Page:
In "To Build a Fire," what are the three things the dog knew by instinct?

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We are told that part of the trouble with the man who is the protagonist of this story was that he could not "imagine"—that is to say, he could not imagine how it would really feel to be in temperatures as cold as these, because he was a newcomer in the land, but also because he did not really comprehend how fragile humans are. The man has instincts, but he does not really listen to them. By contrast, the dog is a creature governed by instinct, and it innately knows things the man should sense innately, but in fact disregards.

The dog, unlike the man, knows nothing about how temperature is measured, but it knows that the weather is too cold for traveling, and is worried by this. The dog "wanted fire," or else to burrow down into the snow and wait for it to warm up.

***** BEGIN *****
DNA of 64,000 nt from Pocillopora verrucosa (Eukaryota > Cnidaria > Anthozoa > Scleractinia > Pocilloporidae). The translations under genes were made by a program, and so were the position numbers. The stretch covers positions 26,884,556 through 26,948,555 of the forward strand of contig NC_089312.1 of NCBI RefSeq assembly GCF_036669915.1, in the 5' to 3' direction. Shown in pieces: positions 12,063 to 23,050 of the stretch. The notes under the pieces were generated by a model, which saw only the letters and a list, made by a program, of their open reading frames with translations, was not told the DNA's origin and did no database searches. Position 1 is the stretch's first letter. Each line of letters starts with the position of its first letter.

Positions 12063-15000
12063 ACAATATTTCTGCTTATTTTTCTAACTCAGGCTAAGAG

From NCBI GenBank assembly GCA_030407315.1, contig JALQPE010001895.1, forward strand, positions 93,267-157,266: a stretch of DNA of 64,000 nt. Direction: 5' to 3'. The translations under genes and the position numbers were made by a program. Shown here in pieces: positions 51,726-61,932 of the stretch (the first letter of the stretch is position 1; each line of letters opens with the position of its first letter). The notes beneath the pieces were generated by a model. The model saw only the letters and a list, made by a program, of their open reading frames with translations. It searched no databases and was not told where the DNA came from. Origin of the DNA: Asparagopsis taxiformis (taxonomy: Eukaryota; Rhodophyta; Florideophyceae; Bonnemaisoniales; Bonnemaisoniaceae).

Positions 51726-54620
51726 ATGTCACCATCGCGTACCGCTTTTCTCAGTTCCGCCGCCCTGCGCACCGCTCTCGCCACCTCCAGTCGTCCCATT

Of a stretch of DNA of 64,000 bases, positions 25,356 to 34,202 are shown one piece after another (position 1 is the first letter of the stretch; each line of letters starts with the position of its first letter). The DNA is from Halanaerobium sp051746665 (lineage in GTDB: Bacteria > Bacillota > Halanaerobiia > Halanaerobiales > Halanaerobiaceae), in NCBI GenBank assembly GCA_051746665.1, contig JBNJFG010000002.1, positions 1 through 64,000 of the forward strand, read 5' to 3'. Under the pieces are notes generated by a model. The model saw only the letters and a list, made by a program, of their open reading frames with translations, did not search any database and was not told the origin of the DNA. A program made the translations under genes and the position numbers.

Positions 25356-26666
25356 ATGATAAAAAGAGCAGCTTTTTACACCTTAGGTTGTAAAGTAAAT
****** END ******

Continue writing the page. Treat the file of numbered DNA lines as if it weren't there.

The dog also knows that it is dangerous to walk on thin ice because of the possibility of getting wet. When it is proven right, falling through the ice, it also knows immediately that it must bite...

(The entire section contains 3 answers and 545 words.)

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